Today, every Thursday features a different meal. Fridays feature “wings and things” and seafood and fish and chicken and steaks and hamburger baskets and extras such as jalapeno poppers, fries, fried mushrooms, hush puppies, onion rings, and more. Saturday nights usher in 12 to 14-ounce choice cut ribeyes. Meals include baked potato, sautéed onions, salad, and roll. Yes, dive right in.
How Harold’s became an eatery is a tale worth telling. In earlier days folks moved cars out of the garage to set up tables and chairs. In time, the cars left for good. The garage’s lube rack is now a “stage” seating area commandeered at times for live music. (Harold built that stage over the “grease rack.” How cool it’d be to see that rack rise with a country band on stage, a platform like no other.)
As the garage evolved into a bar and restaurant, radiator hoses and fan belts stayed put. Gave the walls atmosphere. On May 9, 1999, a fire destroyed the entire bar area, hoses, belts, and all. Harold rebuilt. Friends donated artifacts to help restore the unique décor. A room for extra seating and private parties morphed into the bar, and Harold’s was up and running within a week though two weeks passed before meals could be prepared. Missing the first Thursday potluck proved to be too much. Customers asked Harold if they could bring covered dishes. The food was back and the rest, as they say, is history.
But wait. Hold on. We have one more fish to fry.
What about that name, Harold’s Country Club? Well, a tale’s behind that too. Harold devoted much of his time to baseball and softball. He played, coached, umpired, and supported the local softball team. When that team needed a place to play, Harold and friends formed the Yemassee Athletic Association. They bought land and built a ball field across the road beside what today is the Country Club, known then as Peeples Service Station. After games ended, announcer Charles Jackson had a custom of saying, “Now, let’s all go over to Harold’s Country Club for a cool one.” Soon people started calling the business Harold’s Country Club.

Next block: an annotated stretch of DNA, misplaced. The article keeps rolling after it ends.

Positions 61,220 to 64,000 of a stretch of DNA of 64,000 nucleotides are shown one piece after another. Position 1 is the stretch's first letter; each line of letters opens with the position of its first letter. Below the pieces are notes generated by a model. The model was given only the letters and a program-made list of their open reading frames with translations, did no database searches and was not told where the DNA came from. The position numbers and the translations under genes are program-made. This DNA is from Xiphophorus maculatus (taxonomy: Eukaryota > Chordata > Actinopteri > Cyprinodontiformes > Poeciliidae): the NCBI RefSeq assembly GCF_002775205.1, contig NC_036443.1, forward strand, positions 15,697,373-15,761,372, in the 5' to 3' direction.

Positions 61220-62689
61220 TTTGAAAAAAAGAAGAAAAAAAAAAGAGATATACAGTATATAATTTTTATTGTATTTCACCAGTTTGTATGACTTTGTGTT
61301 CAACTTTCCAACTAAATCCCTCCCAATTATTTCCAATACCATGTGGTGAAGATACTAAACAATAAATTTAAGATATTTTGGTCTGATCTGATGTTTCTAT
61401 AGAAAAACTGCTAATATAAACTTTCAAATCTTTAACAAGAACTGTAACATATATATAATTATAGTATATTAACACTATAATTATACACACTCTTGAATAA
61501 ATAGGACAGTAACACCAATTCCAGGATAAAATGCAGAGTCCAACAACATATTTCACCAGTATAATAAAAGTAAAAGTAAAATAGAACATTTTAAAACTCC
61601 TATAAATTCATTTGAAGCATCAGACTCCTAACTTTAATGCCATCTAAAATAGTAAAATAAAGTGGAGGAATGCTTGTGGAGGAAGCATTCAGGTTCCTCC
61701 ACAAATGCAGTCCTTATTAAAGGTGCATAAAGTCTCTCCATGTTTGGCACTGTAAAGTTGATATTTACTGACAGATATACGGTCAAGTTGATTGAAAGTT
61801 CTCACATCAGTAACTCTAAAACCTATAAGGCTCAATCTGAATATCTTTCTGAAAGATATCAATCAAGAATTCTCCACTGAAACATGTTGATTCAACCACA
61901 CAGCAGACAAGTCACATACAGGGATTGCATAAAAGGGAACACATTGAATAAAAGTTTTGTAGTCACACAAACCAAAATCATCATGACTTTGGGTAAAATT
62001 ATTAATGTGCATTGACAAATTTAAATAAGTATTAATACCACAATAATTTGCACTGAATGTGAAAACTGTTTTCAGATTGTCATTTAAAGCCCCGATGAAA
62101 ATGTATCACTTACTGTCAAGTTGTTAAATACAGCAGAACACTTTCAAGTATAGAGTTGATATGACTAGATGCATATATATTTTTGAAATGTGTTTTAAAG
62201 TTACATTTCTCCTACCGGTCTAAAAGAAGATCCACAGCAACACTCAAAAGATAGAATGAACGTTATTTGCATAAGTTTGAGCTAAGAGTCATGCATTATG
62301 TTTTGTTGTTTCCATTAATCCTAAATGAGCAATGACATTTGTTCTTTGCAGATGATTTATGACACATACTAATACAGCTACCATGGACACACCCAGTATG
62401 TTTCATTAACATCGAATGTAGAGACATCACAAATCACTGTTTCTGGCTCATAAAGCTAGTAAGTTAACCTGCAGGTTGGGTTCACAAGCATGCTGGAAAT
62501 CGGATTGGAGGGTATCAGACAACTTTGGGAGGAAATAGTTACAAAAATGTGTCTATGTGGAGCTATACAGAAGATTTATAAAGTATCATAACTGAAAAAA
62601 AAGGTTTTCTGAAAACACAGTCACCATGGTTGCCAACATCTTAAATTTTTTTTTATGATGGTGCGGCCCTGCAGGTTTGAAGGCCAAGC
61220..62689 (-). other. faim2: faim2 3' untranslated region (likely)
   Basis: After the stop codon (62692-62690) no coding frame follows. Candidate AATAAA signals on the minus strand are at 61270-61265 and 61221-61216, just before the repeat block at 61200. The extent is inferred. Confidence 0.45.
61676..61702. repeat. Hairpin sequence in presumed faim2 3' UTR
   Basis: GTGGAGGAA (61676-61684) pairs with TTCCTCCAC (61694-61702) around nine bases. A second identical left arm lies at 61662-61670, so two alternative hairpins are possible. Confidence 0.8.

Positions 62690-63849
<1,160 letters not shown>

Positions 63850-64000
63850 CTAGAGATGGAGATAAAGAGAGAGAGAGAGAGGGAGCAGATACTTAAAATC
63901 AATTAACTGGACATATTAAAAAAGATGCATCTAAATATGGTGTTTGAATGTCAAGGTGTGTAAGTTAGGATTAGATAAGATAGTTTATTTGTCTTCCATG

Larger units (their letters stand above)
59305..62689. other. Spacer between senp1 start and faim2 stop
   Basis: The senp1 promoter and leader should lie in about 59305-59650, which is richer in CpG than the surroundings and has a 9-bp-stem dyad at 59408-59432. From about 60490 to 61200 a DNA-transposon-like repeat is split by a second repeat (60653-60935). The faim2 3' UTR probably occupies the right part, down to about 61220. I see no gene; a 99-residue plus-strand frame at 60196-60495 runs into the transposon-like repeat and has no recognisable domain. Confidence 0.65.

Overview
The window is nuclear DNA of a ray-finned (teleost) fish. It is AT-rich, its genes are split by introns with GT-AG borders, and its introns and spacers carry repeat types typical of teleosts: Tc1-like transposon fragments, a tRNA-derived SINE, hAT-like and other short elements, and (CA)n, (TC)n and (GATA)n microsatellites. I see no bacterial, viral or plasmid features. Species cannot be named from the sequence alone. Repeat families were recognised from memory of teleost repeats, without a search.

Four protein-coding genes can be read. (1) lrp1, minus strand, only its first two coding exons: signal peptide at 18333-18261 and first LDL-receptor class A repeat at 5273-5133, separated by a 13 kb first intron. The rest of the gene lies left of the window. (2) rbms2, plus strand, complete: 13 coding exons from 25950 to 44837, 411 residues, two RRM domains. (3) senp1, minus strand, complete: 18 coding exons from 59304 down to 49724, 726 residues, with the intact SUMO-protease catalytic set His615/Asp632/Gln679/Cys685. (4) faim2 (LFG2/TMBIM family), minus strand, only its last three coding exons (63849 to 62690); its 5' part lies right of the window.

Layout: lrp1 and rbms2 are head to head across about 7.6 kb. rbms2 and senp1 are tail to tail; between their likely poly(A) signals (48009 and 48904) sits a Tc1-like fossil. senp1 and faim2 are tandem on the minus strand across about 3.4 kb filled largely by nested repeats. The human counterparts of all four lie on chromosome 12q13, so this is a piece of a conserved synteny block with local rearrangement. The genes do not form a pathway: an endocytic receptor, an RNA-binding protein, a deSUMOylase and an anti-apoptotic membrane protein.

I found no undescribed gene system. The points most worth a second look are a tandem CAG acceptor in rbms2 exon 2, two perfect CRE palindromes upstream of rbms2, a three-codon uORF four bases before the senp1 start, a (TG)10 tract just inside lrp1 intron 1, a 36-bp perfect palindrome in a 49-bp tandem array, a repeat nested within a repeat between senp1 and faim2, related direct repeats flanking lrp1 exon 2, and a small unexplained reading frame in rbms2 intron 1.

Harold, despite all his rules, had a heart. Rich or poor, he treated folks the same. He had a reputation for helping friends, strangers, and stranded motorists, whoever. He valued good times and wanted everyone to have just that. A good time. But then there were all those rules. He didn’t accommodate tomfoolery. In fact, he banned troublemakers from his old Chevy dealership “for life and a day.”
Folks that sounds a lot like forever, but it wasn’t true. A sincere apology got offenders back through the door. And you know they had to be grateful to be reinstated at Harold’s Country Club down yonder “in the middle of nowhere.” Down yonder where winds stream Spanish moss back like an older woman’s tresses and old oaks tremble when winds stir limbs heavy with resurrection ferns. Down yonder in Spanish Moss Land where a Saturday night carries the aroma of grilling steaks and locals talk about movie stars, old cars, and rules. Lots of rules.
(All photos by the author.)
- All the photos in this story were taken by © Tom Poland.